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Thursday, September 12, 2019, 14:45
Outside the box
By Peter Liang
Thursday, September 12, 2019, 14:45 By Peter Liang

Central banks in many economies around the world are cutting interest rates and pumping liquidity into the systems in an almost concerted effort to avert a global recession brought about by, among other things, the Sino-US trade dispute.

Even in the United States where the economy is humming along quite nicely, accompanied by record low unemployment rate, there is a strong call by none other than President Donald Trump for the Federal Reserve to cut rates more aggressively. In fact, the market is expecting another Fed rate cut next week.

The Chinese central bank, meanwhile, is said to be taking a more aggressive approach to monetary easing by a combination of interest rate cuts and and increasing liquidity, following an injection of 900 billion yuan into the banking system on Friday. It is widely expected to cut interest rate later this month.

Investors’ primary concern is what effect the global easing has on the asset markets. For Hong Kong, the biggest impact would come from the expected large inflow of excess capital from the Chinese mainland as the central bank’s projected move could prompt mainland corporations and investors to park an increasingly portion of their funds in Hong Kong dollar assets, mainly stocks and properties, to hedge against the depreciation of the yuan.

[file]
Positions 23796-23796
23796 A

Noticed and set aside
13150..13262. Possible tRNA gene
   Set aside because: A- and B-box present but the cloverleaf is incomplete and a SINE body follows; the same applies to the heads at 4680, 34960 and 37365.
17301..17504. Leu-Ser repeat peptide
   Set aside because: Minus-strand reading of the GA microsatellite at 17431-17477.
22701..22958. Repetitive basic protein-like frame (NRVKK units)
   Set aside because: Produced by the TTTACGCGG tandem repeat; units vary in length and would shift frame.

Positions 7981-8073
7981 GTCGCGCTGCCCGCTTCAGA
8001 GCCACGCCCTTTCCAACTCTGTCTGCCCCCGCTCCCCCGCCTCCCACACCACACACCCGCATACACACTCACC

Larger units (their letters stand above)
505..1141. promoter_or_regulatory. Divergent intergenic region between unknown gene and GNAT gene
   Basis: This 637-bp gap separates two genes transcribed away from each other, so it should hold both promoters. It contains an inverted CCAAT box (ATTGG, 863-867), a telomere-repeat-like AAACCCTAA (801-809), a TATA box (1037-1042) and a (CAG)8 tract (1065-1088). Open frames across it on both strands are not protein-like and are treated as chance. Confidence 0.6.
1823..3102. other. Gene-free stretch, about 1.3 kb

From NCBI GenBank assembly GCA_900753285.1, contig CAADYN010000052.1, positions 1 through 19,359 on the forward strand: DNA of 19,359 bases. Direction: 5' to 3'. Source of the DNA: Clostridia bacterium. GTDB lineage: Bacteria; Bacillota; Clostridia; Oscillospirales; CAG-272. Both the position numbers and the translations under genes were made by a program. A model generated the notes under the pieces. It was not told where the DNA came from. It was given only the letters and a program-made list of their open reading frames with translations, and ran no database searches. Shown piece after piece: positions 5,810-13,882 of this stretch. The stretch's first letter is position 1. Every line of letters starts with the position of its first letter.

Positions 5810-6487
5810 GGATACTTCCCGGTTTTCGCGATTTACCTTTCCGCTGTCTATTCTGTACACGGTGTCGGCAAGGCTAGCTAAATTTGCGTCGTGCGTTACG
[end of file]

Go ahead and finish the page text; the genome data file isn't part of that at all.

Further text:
Hong Kong, meanwhile, is facing its particular set of economic problems that are complicated by the prolonged civil unrest which has dealt a serious blow to certain business sectors, particularly tourism, retail and catering. Although the economic structure has remained intact, violent protests have vividly brought its shortcomings into sharp focus.

The explosive release of the pent-up anger of many young people running amok in the streets have many economists and social analysts asking if the free market principle that is now widely blamed for bringing about abject social injustice is sustainable. Such questions are expected to continue to weigh heavily in the minds of many Hong Kong investors.

The government is trying, perhaps belatedly, to establish a “dialogue platform” to reach out to people in all walks of life, particularly the younger generation, to reach a consensus in addressing the issue. At least, it has taken the first step.    

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